Wednesday, October 12, 2016

Saints, by Gene Leung Yang

BTW: at the National book Festival a couple of weeks ago, I found out that Gene Leung Lang a) is a Middle School teacher, and b) just got a MacArthur Prize! Cool!

All of Gene Leung Lang's books that I have read so far are complicated, a little confusing, and in the end-- for me-- utterly uplifting. His American Born Chinese got a Printz award, and is also pretty amazing, so go check that out, too. Saints focuses on a fictional heroine living in China at the time of the Boxer Rebellion, who begins seeing visions of Joan of Arc, eventually converts to Christianity, and in the end gets caught between the warring factions in her region. There are no easy heroes in this story, but there are utterly real characters who make me want to be a better Christian myself-- without (I think) being didactic or preachy or manipulative. Read it yourself, and tell me what you think.

Monday, October 3, 2016

Harry Potter and the Cursed Child, by J.K. Rowling

This book was lovely. All the stuff I had felt frustrated about with Harry Potter, especially in the later books-- all addressed.

Not everyone will love it. That's OK. I will say that it's the kind of book I would like to write. As in, not necessarily spectacular, but truly lovely in its own way, well worth owning (in my opinion). Or, at the very least, putting yourself in the hold queue for.

Also, I have a new all-time favorite J.K. Rowling character, but I will wait to tell you until we see each other in person; you can ask then. (If you've read this story, you can probably figure it out.)

Thursday, September 22, 2016

Bad Island, by Doug TenNapel

A story in which we get adventure AND parents get to live AND be involved? Indeed, this rare sort of book does not come along often, and I very much enjoyed the story. (I had been noticing for a while how quickly TenNapel books circulate at our middle school library, and finally decided to give his stuff a try. Glad I did.)

P.S. I also enjoyed Cardboard, by the same author. Sadly, the hero has lost one parent in that story; happily, the remaining parent still gets to be involved with the adventure, while not completely taking over it.

Friday, February 6, 2015

To Kill a Mockingbird by Harper Lee

 I don't know what to say about it, except that it fully deserves the praise that it has collected.  It's brilliant.  Weighty, but up-lifting.  Beautiful.  Honest.  Well worth the read.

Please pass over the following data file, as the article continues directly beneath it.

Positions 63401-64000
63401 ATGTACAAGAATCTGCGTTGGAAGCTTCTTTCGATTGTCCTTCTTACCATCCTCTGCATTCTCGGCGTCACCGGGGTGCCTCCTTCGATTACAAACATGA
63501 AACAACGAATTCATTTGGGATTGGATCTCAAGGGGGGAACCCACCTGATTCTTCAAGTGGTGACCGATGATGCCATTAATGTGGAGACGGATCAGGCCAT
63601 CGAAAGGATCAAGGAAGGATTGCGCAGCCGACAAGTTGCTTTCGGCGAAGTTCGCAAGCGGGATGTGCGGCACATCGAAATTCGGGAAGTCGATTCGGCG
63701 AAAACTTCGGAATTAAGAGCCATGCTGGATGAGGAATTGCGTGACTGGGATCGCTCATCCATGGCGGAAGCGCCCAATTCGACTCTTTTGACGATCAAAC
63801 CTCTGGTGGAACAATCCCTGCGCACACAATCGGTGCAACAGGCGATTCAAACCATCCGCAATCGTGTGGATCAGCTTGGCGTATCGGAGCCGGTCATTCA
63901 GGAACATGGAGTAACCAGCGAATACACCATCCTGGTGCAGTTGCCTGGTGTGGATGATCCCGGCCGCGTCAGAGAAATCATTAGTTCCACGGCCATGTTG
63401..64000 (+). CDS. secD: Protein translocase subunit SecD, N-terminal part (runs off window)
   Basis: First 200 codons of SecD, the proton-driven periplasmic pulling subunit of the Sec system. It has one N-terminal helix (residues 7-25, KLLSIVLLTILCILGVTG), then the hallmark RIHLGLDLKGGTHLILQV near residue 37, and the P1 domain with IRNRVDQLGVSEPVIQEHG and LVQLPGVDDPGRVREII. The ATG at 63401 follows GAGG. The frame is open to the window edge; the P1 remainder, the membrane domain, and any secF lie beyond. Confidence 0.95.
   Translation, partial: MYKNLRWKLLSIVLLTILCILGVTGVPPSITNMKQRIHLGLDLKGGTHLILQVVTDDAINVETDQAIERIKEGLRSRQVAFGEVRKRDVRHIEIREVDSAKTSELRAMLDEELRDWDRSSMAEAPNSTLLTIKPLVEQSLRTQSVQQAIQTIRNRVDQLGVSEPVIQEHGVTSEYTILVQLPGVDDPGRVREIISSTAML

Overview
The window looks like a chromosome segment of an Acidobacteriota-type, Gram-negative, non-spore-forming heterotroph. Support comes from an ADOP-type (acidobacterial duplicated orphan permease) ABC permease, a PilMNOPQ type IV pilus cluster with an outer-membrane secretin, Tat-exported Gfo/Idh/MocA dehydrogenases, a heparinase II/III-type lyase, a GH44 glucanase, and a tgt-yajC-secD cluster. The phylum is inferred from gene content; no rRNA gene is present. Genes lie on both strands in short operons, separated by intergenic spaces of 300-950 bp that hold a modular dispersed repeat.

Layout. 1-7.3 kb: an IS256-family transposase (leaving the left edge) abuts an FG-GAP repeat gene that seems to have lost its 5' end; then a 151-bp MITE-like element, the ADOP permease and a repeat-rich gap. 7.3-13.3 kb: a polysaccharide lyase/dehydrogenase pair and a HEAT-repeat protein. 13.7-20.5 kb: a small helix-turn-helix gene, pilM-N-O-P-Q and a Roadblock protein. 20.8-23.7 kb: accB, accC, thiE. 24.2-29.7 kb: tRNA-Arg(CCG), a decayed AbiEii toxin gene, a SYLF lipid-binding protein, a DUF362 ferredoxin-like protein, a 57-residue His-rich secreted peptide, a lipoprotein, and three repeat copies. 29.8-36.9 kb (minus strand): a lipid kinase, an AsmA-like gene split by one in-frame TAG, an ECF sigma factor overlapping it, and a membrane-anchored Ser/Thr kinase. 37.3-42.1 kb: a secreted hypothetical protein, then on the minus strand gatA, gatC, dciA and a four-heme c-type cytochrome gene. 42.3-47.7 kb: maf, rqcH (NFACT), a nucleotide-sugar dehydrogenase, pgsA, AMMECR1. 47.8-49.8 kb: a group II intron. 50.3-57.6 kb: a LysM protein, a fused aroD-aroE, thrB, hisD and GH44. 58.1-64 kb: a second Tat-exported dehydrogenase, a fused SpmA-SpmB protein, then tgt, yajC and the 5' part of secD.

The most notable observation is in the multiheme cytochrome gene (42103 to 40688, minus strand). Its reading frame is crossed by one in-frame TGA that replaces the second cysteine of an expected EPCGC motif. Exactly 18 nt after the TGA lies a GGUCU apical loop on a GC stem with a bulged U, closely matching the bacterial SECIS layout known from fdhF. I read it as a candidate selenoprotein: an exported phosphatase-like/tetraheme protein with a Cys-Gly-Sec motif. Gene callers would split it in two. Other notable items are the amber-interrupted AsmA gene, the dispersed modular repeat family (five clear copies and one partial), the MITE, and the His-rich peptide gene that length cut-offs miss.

Tuesday, December 23, 2014

Being Mortal by Atul Gawande

Atul Gawande has taken a new direction with this book; still exploring what it takes to make our lives - both as a doctor and as a patient - better, this time he looks at the end of our lives. With death both natural and inevitable, what interventions are the most useful? What merely prolongs suffering, and what makes life more worth living- what gives us better, rather than just longer lives?  What interventions actually make things worse?

Aside from the critical, end-of-life stages, what about the later years? At what point is it time to seek assistance, and when do we have to turn over autonomy? Intriguingly, do we ever have to turn over autonomy?  He shares his research about these questions and some answers to them - good answers that are surprising in both what they have in common and what they do not.

Reading this was enlightening for me: Knowing that we all die, and we all- things otherwise going well - grow old - is not the same as thinking about those facts, and how to deal with them.  Thought-provoking and informative, a straightforward read with beautifully clear prose; my favorite kind of non-fiction.

Saturday, December 6, 2014

The Eye of Zoltar, by Jasper Fforde

As the impatiently-anticipated third installment in the wonderful and Strange Chronicles of Kazam series, this book did not disappoint. Fforde's cleverness at plotting-- while not neglecting to include a high ratio of random-- made this one of my favorite reads in a long time.

Saturday, November 29, 2014

The Spark: A Mother's Story of Nurturing, Genius, and Autism, by Kristine Barnett

Kristine Barnett's son, Jacob, was so affected by autism that his pre-K teacher assumed he would never (re-)learn the letters of the alphabet. Now, he has set the world's record for being the youngest paid researcher in Physics.

Ms. Barnett seems to be one of those rare souls who has an intuitive grasp of what will help little children blossom; this book focuses on how she helped this transformation happen. It is neither a straightforward narrative nor a detailed description of her methods. It seems, instead, to be a best-parts version of both.

Her main takeaway message is that we can't give up on any child, even if the school system has declared them to be in essence unteachable. I was raised believing this-- our version is to say, "genius is as common as dirt"-- and it is therefore small wonder that I was so taken with this book.